Tag Archives: puzzles

Can Timmy Come Out and Play?

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I just made a batch of play dough. Green. With glitter. I’m 59. I don’t have kids. I can’t wait to play with it! For those of you worrying about my mental health, it’s not really for me. It’s for a group of kids I read to at our library. But I will not lie to you. I WILL be playing with it, right along with them.

So what is it about some of us that makes us still love to play when we are probably way too old to be considered a kid? For me, it’s not just play dough. It’s games, toys, crafts and using my imagination with abandon. I’ve always lusted after kids’ toys and games, and I’ve always encouraged creative play. Fortunately, I’ve spent most of my life working with kids, so I’ve been able to get away with lots of playing. But I’m sure there are others out there who may be closeted players.

But nothing is closeted at my house…when you come over, you will find shelves filled with games and toys in full view. I have quite the collection of antique games I’ve gotten from garage sales and thrift shops that bring back childhood memories, along with some of the new-fangled games and contraptions that kids play with. And some of my own toys and games from when I was a kid. Yes, I kept them all these years. And I dearly miss the ones that my parents gave away along the way.

And these things do not just sit on the shelves. I get tingly all over when someone comes over to play a game with me. And I find myself toying with puzzles and games on my own, whenever possible. Brain teasers, Sudoku, jigsaws, crosswords…puzzles of all kinds just thrill me and I can become quite addicted to them, given enough free time. I’ve branched out from the good old board or card games, and now also play electronically on my iPad or computer.

I really believe that play is healthy at any age. I know quite a few people who would benefit from a bit of play. Maybe some charades, a dress-up contest or a few rounds of Boggle! Because you can’t play a game and not smile or laugh at some point. And playing keeps your brain engaged. I’m sure there are studies somewhere that show that play makes you live longer, but I really don’t have time to research…I’ve got fresh play dough to squish!

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Puzzling Behavior

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I’ve always loved the challenge of a puzzle. Crossword, sudoku, word find, mind benders, memory games, jigsaws…you name it, I’m up for it. But I go absolutely NUTS when someone “cheats” at such puzzles. I take my puzzles very seriously…the very definition of a puzzle is a challenge. If someone looks at the solution, tells someone else the answer, or gives someone so many clues they give away the answer, they’ve just gone down a few notches on my internal scale of character. I mean, where’s the fun in that?! It’s a PUZZLE!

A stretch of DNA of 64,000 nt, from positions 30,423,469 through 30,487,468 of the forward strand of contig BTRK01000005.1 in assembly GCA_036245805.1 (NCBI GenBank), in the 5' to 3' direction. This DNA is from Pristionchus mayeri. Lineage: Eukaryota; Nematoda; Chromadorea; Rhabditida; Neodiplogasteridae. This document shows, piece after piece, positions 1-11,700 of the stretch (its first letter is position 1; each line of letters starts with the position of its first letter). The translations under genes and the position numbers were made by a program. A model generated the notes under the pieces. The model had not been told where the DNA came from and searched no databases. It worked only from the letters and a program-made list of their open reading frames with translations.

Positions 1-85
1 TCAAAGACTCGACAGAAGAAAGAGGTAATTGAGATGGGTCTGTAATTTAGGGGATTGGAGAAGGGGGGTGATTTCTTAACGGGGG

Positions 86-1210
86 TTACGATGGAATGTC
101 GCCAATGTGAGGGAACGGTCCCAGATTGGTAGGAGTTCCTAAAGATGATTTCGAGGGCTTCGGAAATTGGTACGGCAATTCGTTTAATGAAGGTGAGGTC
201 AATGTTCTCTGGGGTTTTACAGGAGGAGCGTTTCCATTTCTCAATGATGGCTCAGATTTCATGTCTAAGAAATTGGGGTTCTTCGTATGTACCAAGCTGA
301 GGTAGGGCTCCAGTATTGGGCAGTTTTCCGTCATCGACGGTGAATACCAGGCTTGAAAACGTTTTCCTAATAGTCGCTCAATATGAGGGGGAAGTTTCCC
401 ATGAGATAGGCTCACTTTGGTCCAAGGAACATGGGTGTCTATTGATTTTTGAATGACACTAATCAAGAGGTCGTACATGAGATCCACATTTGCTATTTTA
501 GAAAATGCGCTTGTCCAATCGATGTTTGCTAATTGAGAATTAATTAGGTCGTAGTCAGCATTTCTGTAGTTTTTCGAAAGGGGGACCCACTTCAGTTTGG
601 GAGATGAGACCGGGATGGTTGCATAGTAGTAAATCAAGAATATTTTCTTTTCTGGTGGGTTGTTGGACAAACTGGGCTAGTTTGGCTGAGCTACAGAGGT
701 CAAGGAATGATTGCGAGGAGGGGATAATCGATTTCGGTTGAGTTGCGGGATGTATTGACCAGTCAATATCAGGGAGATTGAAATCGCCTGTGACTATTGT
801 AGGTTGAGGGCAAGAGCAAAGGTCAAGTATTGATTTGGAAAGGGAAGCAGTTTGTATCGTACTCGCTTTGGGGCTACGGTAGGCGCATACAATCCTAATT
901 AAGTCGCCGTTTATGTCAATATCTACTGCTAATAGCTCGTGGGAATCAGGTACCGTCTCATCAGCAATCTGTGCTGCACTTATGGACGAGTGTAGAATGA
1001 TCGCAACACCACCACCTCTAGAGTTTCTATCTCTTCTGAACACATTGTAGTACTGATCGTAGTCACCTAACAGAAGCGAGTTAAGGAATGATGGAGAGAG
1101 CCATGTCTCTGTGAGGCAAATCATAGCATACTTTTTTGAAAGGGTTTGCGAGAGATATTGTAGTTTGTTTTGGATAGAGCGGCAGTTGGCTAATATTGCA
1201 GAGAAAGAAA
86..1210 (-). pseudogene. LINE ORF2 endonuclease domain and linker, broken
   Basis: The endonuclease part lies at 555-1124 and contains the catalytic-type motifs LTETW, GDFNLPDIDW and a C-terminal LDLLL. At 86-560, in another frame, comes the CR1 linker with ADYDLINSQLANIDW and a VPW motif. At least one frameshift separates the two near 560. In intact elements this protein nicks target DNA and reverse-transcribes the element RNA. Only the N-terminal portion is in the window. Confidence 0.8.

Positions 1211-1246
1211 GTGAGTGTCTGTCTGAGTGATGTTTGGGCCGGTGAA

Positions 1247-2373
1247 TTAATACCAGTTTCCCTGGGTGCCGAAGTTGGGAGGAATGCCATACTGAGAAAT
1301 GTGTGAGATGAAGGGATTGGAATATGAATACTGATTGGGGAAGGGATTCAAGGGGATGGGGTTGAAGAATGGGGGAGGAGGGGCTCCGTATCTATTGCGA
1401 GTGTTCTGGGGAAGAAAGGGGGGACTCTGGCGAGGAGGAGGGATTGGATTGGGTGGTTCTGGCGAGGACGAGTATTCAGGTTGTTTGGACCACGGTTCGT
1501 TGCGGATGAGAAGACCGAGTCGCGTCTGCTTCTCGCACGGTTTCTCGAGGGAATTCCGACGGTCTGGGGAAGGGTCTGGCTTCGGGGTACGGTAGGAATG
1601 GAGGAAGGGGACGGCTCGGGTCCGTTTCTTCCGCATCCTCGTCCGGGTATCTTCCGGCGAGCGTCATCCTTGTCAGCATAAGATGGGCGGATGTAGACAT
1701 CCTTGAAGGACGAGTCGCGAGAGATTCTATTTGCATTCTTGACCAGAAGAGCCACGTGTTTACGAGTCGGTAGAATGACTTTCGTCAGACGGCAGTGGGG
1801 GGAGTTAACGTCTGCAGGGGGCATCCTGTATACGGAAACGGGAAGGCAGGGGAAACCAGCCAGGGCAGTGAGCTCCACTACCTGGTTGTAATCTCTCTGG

I’m pretty radical about it. When I open a jigsaw puzzle and find a few pieces connected, I quickly pull them apart, trying not to look too closely, so I’ll have no chance of remembering what I saw. If there’s one of those upside down solutions under the puzzle in the newspaper, I will physically cover it or fold it under so there’s no chance of me seeing any part of the solution.

When I was teaching, and I’d give the kids a puzzle, their impatience was disheartening. They didn’t share my excitement for the challenge. They just wanted me to give them the solution. When they’d ask for the answers, my reply was always, “That’s why they call it a PUZZLE!” I’d hate it when someone would blurt out the answer for all to hear. I would have them try it alone for the first five minutes, and then I’d let them work with a partner if they wanted to. But even then, I had to teach them how to give each other clues without just telling each other the answers. There’s a skill to giving clues. I stuck to my puzzle morals, but I’m sure my students thought I was the cruelest teacher when it came to puzzles.

Recently, however, my puzzle standards were put to the test. I attempted a 1000 piece jigsaw puzzle. I did my usual routine – make sure all the pieces are detached, and I had no advantage. I noticed it was one of those super-difficult puzzles with oddly shaped pieces. You know, the puzzles that have pieces that look like straight edges, but aren’t quite straight at all. Well, after an hour and a half trying to find the straight edges and corners, let alone connect any of them, I gave up. I came to the conclusion that a 1000 piece jigsaw puzzle would more likely fall into the category of a lifetime achievement, rather than a fun challenge for a 4-day vacation in a dimly lit cabin. In this case, I’d have gladly left those few pieces attached, taken whatever advantage that gave me, and just never have admitted it to anyone. Puzzle morals be damned!